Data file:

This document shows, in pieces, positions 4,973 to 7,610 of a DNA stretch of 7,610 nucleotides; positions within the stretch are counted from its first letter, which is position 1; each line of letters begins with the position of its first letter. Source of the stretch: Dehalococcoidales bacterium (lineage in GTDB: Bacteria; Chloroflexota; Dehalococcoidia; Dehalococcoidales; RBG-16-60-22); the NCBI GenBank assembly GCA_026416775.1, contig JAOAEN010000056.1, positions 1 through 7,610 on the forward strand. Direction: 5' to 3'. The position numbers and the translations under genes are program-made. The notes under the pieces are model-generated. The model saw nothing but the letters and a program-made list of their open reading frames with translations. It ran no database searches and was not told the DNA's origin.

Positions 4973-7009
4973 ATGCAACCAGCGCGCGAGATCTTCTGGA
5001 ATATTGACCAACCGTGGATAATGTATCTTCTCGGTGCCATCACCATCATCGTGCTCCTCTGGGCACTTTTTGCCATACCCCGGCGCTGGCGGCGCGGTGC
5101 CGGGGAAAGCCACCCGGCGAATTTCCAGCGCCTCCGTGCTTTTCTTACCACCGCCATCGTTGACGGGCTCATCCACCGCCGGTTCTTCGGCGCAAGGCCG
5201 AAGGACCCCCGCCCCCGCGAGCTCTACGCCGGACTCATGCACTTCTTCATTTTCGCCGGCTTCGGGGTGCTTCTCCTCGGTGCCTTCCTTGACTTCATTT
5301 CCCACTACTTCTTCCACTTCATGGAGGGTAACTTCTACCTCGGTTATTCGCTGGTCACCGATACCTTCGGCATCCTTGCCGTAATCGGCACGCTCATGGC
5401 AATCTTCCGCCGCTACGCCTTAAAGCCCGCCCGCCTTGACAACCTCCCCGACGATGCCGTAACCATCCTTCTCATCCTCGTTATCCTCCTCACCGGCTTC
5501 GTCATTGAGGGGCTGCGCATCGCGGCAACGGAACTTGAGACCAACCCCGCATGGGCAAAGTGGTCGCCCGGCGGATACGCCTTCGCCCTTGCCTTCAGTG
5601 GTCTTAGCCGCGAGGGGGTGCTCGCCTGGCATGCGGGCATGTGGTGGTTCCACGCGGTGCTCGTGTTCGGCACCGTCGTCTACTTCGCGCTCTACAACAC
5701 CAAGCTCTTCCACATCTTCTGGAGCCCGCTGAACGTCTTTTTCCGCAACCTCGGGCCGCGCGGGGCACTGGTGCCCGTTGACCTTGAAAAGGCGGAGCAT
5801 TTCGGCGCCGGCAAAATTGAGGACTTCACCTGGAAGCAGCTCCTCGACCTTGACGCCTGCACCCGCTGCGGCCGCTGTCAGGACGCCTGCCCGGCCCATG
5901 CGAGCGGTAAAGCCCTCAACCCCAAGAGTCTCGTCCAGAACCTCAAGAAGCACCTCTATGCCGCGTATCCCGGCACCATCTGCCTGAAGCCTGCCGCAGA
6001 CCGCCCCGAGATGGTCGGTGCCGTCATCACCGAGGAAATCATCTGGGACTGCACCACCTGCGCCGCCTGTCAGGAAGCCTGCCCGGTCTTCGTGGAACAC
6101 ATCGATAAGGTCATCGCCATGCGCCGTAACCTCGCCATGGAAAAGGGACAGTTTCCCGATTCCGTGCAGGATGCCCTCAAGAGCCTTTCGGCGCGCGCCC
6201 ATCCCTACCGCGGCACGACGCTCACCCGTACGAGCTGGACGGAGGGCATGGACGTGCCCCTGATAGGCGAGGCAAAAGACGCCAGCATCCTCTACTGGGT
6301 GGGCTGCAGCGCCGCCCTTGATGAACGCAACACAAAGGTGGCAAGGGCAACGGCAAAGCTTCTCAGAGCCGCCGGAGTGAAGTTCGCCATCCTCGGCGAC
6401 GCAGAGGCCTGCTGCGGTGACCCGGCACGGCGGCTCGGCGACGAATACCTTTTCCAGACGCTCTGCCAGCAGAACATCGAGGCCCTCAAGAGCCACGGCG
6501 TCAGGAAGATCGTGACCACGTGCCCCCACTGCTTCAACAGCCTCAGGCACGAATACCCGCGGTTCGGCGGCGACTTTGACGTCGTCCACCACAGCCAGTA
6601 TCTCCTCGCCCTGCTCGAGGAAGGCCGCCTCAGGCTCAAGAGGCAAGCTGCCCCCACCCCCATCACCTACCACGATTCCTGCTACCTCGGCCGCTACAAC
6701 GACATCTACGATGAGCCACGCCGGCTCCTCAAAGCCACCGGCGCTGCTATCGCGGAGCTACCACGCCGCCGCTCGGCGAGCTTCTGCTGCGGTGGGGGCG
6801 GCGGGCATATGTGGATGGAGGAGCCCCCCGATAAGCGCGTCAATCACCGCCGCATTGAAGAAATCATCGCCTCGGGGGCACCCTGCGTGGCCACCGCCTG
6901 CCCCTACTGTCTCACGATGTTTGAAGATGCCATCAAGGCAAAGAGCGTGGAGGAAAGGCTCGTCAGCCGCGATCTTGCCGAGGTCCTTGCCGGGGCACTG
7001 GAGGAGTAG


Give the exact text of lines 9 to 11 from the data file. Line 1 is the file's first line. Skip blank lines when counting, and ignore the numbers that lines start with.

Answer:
5501 GTCATTGAGGGGCTGCGCATCGCGGCAACGGAACTTGAGACCAACCCCGCATGGGCAAAGTGGTCGCCCGGCGGATACGCCTTCGCCCTTGCCTTCAGTG
5601 GTCTTAGCCGCGAGGGGGTGCTCGCCTGGCATGCGGGCATGTGGTGGTTCCACGCGGTGCTCGTGTTCGGCACCGTCGTCTACTTCGCGCTCTACAACAC
5701 CAAGCTCTTCCACATCTTCTGGAGCCCGCTGAACGTCTTTTTCCGCAACCTCGGGCCGCGCGGGGCACTGGTGCCCGTTGACCTTGAAAAGGCGGAGCAT